|Recommendation 1. There is a need for more clarity on the IMF’s approach to capital account issues:|
The place of capital account issues in IMF surveillance could be clarified.
The IMF could sharpen its advice on capital account issues, based on solid analysis of the particular situation and risks facing specific countries.
The Executive Board could issue a statement clarifying the common elements of agreement on capital account liberalization.
|Some Directors saw merit in further clarifying the scope of IMF surveillance to recognize explicitly the central importance of capital account policies; Directors also saw scope for sharpening the IMF’s advice on capital account issues, urging the staff to base its policy advice on solid analysis of individual country situations. However, a variety of views were expressed on “the merit of an Executive Board statement clarifying the elements of agreement on capital account issues.” Directors noted that they would have an opportunity to come back to this issue in the context of the IMF’s ongoing strategic review.||Staff has been working on multiple research projects on various dimensions of capital account liberalization. The Research Department has recently produced a comprehensive study providing a unified conceptual framework to organize the vast literature on the benefits and costs of financial globalization.3 In addition, research has been under way examining macroeconomic policies that could help developing economies effectively manage financial globalization.|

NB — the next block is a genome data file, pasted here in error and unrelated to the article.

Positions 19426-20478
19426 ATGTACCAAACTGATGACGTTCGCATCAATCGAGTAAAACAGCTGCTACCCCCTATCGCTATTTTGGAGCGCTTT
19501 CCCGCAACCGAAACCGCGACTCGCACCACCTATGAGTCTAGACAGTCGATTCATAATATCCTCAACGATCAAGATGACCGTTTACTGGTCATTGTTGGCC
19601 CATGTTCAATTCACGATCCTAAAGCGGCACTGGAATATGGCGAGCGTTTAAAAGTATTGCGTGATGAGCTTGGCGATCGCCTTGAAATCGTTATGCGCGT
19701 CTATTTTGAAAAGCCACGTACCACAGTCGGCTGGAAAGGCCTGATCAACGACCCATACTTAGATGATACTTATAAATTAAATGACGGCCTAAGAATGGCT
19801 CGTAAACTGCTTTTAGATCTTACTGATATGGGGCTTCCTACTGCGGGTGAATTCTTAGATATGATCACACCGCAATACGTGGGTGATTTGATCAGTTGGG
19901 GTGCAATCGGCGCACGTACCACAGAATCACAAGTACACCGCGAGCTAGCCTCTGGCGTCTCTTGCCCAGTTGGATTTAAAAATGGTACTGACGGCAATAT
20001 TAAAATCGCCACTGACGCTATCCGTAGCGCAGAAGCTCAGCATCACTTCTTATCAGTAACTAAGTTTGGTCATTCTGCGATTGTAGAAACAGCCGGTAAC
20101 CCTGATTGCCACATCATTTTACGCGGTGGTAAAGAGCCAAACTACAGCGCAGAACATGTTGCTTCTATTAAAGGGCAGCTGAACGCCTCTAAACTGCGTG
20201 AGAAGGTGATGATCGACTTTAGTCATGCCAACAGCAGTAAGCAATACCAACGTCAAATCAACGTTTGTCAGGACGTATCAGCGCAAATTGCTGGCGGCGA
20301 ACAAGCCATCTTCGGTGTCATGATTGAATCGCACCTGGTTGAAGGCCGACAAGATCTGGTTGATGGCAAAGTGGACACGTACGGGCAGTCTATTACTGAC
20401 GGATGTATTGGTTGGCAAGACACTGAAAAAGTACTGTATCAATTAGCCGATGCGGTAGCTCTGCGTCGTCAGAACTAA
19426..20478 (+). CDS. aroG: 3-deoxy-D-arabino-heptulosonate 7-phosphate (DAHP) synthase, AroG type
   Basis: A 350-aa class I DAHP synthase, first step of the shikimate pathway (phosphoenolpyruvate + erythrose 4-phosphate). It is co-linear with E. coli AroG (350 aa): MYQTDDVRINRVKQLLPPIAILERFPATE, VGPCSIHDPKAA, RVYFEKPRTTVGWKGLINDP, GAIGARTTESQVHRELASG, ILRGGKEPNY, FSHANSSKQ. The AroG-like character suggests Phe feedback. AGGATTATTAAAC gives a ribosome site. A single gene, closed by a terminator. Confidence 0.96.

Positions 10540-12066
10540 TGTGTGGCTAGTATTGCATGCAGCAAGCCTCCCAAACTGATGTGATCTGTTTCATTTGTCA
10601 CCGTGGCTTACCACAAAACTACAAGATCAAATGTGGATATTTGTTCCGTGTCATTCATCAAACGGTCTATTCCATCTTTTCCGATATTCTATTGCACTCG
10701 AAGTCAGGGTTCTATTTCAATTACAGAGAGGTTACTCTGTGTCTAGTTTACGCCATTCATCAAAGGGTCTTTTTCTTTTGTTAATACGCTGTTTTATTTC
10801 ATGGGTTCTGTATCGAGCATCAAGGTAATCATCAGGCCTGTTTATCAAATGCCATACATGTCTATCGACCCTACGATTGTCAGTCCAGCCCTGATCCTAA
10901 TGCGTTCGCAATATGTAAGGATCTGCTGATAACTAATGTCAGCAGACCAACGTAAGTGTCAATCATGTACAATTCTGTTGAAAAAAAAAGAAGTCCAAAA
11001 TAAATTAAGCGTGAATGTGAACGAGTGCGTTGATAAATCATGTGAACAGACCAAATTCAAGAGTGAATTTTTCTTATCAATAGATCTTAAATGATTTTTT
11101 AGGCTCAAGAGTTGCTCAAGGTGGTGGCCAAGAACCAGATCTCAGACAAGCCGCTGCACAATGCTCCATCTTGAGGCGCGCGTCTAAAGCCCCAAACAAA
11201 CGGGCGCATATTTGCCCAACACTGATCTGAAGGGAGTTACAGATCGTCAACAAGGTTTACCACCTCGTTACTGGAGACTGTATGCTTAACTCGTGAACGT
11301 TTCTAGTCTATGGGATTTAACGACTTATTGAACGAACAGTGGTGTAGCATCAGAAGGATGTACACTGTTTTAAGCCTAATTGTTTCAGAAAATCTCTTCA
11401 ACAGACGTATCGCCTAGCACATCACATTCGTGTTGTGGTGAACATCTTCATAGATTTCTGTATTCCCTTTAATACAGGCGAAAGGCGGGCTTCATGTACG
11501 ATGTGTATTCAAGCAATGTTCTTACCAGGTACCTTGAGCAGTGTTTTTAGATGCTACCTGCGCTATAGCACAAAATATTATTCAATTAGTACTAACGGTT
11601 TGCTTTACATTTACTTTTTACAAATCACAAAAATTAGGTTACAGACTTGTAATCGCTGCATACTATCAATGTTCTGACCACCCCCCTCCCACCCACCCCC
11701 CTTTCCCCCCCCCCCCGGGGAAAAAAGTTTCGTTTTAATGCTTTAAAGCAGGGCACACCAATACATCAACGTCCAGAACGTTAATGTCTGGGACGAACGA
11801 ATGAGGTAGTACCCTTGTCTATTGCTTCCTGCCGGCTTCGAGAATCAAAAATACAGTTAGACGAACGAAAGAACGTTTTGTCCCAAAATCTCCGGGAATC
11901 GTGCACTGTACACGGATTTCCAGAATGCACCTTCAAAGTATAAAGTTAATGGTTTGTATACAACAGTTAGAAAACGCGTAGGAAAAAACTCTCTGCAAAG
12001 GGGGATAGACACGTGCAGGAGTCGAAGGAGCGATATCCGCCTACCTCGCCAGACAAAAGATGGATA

|Staff initiated further analytical work, with a special focus on the interaction of prudential measures and capital controls that updates the integrated approach for the sequencing of capital account liberalization.|
|A paper was presented to the Board in July 2006 that analyzed how countries can use domestic policies to reduce their vulnerability to shocks and, in particular, to sudden stops in capital flows or to external debt crises.4|
|Recommendation 2. The IMF’s analysis and surveillance should give greater attention to the supply-side factors of international capital flows and what can be done to minimize the volatility of capital movements.||Directors welcomed the various initiatives under way in the IMF to strengthen research, analysis, and surveillance of the supply side of capital flows, and encouraged staff to continue to build on the work already being undertaken at the IMF in order to further its understanding of supply-side factors and their operational and policy implications.|